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Learn about the world in HQ game show format

1st place prize at the FreeCodeCamp/Netlify 2018 Hackathon at GitHub | Medium Post | How to play

See our team interview & full demo here.



Grand prize winning submission at the freeCodeCamp/Netlify JAMstack Hackathon 2018 by team Where In The World (Jeff Appareti, Tyler Vick, Gabe Greenfield, and Tadas Antanavicius).

We've made changes to the project since the hackathon. View the original submission on the original-hackathon-submission branch.

Read more about the weekend where we hacked this project together on Medium.


Where in the World is a real-time game show application built on the JAMstack. Its mission is two-pronged:

  1. Show off the power of JAMstack
  2. Show off the world

We think we hit goal #1: who knew a hacked-together static site could play host to a massive, real-time interactive game?

Goal #2 is within sight, but more work needs to be done.

Are you interested in seeing this app go somewhere? Let us know by Watching and Starring this repository.

How do I play?

With the infrastructure we have set up, there can only be one game (hence the live, real-time Trivia HQ-like experience) going on at a time.

If you visit, you'll see one of the following screens:

  1. "Please wait while we prepare you a game..." - You're in the player lobby, waiting for a game
  2. "Where in the world is this photo" - You're in the middle of a game - act quickly!
  3. "Game results" - The prior game has ended, and you're viewing the results

Running a game

Start by initiating the player lobby if it is not yet initiated. To do so:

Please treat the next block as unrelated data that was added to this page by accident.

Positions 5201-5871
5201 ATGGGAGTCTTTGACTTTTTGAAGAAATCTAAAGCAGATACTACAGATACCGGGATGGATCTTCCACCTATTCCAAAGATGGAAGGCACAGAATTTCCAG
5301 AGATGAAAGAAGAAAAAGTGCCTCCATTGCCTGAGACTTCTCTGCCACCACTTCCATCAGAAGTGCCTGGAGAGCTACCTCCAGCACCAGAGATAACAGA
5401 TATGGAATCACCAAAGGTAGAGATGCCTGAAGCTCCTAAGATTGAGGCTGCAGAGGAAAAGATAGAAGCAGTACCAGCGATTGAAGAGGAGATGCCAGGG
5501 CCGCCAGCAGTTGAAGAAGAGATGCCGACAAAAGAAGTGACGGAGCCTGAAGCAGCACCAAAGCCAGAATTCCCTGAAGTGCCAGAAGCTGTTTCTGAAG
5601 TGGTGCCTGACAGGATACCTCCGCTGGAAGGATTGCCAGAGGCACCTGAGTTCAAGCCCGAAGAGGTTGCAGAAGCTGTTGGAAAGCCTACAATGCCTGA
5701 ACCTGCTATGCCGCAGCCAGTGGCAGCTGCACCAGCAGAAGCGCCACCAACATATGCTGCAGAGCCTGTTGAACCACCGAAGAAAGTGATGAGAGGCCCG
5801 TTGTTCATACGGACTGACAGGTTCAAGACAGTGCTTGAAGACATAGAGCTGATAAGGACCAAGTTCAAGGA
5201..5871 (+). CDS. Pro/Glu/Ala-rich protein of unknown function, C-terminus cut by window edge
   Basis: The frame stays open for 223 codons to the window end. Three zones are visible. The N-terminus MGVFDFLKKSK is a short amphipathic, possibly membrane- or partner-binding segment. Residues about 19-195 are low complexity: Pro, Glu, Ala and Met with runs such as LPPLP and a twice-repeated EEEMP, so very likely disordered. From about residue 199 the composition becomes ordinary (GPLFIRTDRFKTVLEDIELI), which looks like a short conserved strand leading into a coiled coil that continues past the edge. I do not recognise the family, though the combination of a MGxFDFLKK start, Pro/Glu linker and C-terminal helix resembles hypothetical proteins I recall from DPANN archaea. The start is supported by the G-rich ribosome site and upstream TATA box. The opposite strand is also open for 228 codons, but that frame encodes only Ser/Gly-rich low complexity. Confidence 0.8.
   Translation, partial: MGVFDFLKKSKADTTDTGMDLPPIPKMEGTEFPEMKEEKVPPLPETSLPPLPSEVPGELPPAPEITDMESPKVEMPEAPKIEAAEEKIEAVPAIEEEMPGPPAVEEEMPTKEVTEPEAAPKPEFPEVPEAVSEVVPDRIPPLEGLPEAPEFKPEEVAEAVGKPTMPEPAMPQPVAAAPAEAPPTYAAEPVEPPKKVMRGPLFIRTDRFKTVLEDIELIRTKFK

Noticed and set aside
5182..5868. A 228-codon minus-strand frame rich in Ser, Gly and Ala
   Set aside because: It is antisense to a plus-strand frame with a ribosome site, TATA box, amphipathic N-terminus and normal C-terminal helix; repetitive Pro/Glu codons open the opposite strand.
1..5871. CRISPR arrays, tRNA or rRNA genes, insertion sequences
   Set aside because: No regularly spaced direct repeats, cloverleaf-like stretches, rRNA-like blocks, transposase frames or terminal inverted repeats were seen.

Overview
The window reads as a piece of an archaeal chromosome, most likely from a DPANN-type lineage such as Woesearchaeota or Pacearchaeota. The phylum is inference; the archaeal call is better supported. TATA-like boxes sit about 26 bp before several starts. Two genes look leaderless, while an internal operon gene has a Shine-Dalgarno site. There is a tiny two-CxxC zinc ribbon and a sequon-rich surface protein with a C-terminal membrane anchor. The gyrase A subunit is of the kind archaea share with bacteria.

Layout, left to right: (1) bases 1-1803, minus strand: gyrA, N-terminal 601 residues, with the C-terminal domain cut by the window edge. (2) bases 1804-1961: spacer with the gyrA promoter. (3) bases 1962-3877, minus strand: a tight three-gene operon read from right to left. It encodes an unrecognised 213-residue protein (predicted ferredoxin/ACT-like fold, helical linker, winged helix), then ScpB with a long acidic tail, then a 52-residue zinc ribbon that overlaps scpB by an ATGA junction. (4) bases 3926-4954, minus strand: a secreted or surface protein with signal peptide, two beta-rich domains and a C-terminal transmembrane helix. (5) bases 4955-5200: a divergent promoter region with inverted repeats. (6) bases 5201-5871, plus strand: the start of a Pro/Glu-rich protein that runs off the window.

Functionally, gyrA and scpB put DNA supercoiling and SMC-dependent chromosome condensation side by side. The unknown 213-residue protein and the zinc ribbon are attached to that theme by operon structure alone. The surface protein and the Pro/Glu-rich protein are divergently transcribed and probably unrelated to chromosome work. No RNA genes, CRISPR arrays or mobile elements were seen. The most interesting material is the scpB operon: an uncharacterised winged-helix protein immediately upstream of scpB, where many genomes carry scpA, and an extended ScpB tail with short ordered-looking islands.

• If it's in the middle of a game, let it finish (games are only 30 seconds long)
  • If you see the results screen, click this Finish Game endpoint to initiate the next game's lobby

Next, we need to kick off a game. Keep in mind, if you happen to be doing this process at the same time as someone else, you'll be in the same game -- the more, the merrier! To get started:

  • Scroll down to the admin panel section
  • Choose one of the games to play (each game is associated with a particular image)
  • There's more than 4; consider choosing a random one!

Then it's gametime!

Lastly, don't forget to click Finish Game when you're done.

How it works

In a simplified nutshell, here's the flow of the game:

  1. Clicking "Finish Game" invokes a Netlify Function that calls on our Hasura instance (hosted on Heroku) to move all the ongoing games (should be at most 1) in our database to "finished" state.
  2. Clicking one of the "Start Game" links in the admin panel kicks off a Netlify Function that also calls on Hasura: move ongoing games to "finished" state + set a new game to "live" state
  3. At this point, there's a live game. The client-side React code is connected to our Hasura instance via GraphQL subscriptions, and the logic is such that this shift to a "live" game will automatically throw all the clients into this "live" game
  4. The # of live players in the top left of the UI also uses a subscription to stay updated. Our code assumes any player who has initially loaded the app in the past 5 minutes to be "live".
  5. Each player's guess input is sent to a Netlify Function, which transforms it into a score, and pushes it back out to Hasura
  6. The results page is built on yet another subscription, and paints the guesses as they come in


The code in this repository is hackathon code! It works, but please please do not reference it when writing real production code. Best practices were not observed, and even the code indentation is at times entirely sloppy.

The performance bottleneck on the app is likely the number of GraphQL subscriptions that the Heroku free tier can support. Each player has to maintain that websocket connection for the game to appear "live" for everyone. We suspect we would run into issues at somewhere between 100-200 players - and we don't think the code would fail gracefully.

Admin Panel

Use these links to manage the game:

Start Game 1

Start Game 2

Start Game 3

Start Game 4

Start Random Game!

Finish Game

Future plans

The team was thrilled with how much everyone loved the game and the level of interest in the details of how we made it work. We're hoping to do a little bit of work on it as an open source side project to make it live on.

As noted above -- If you're interested in seeing this app go somewhere, let us know by Watching and Starring this repository.

Development tips

To run the React app locally:

cd app && npm start